I got the pleasure of interviewing Michelle Devon for a blog tour she is on for her story “CELESTE”. Enjoy!
1. Where did you come up with the idea for Celeste?
I picked up the idea many years ago from watching a television documentary about insanity. There was a woman on the show who saw spiders crawling on her and she would hit and kick and hurt herself to try to get the spiders off. They had her locked up for her protection, and of course, no one else saw the spiders except for her. They had her in therapy trying to help her to not see the spiders.
That got me to thinking, though: What if the thing someone saw that no one else saw wasn’t a ‘bad’ thing, necessarily, but something pleasant? Would they still then hospitalize the person and try to make them not see it? Out of that, CELESTE was born, but it became something more than that on its own.
2. What method do you use in finding suitable character names?
Ha! I ask someone else to name them. I suck at names. I’ve actually written works without a character’s name at first, until I get to know them better, and let the sort of name themselves. I’ve even had fans on Facebook suggest names to me until one just speaks to me and says, “Yes! That’s it!”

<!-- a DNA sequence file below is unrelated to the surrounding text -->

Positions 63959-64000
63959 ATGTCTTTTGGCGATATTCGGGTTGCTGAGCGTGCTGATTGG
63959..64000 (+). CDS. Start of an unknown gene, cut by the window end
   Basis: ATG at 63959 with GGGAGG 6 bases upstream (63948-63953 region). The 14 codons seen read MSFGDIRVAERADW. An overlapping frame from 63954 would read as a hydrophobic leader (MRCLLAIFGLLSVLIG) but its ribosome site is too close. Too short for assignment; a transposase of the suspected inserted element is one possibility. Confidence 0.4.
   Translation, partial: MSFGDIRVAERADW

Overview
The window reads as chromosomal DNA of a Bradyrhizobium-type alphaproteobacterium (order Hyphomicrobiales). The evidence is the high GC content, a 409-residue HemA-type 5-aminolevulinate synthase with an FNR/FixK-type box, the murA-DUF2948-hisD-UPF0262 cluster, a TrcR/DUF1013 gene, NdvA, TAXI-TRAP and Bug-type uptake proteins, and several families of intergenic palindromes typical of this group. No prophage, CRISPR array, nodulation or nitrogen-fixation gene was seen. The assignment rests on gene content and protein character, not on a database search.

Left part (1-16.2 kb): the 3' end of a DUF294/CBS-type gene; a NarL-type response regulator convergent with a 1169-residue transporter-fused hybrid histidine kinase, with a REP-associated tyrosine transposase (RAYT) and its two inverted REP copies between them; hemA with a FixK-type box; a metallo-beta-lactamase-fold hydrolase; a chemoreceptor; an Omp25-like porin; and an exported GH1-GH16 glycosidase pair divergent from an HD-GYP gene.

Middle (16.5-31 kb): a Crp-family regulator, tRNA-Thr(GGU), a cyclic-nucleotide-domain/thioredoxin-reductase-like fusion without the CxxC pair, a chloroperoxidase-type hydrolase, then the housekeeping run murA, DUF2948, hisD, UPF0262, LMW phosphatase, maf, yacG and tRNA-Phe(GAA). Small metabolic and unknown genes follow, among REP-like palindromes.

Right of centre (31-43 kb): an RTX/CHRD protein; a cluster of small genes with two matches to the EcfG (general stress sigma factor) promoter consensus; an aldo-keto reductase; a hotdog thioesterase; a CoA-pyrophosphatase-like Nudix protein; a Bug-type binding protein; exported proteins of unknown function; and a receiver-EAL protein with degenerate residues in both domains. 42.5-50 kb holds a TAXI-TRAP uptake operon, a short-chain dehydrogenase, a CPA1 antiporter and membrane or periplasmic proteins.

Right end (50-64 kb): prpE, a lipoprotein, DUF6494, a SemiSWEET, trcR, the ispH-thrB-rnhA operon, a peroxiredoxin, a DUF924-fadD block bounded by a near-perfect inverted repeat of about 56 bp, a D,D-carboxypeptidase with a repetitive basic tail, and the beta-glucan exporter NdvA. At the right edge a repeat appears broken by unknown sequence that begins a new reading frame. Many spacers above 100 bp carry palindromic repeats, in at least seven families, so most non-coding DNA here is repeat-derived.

2. You create good, relatable characters. Any tricks to that you’d like to share?
Thank you. I think good fiction requires a combination of being character-drive and plot-driven. However, there’s no sense in having a good plot if there’s nothing to care about, and that’s where the characters come in. I let my characters live real lives inside my head for a long time before I write their stories.
By the time I sit down to write their stories, I know what the eat for breakfast, what side of the bed they sleep on, whether or not he sits or stands to pee in the morning, their likes or dislikes, etc. Now, the reader doesn’t need to know all those things, but when I, as the author, know all those things, I think it makes the characters more ‘real’ to the reader. I hope.
3. Of course, the questions on everyone’s mind: Is Celeste real? Were any of Kyle’s experiences after he got out of the hospital the first time real? Was Celeste there at the end? (Of course, I’m not expecting full answers, here, but I’m curious as to what you have to say.)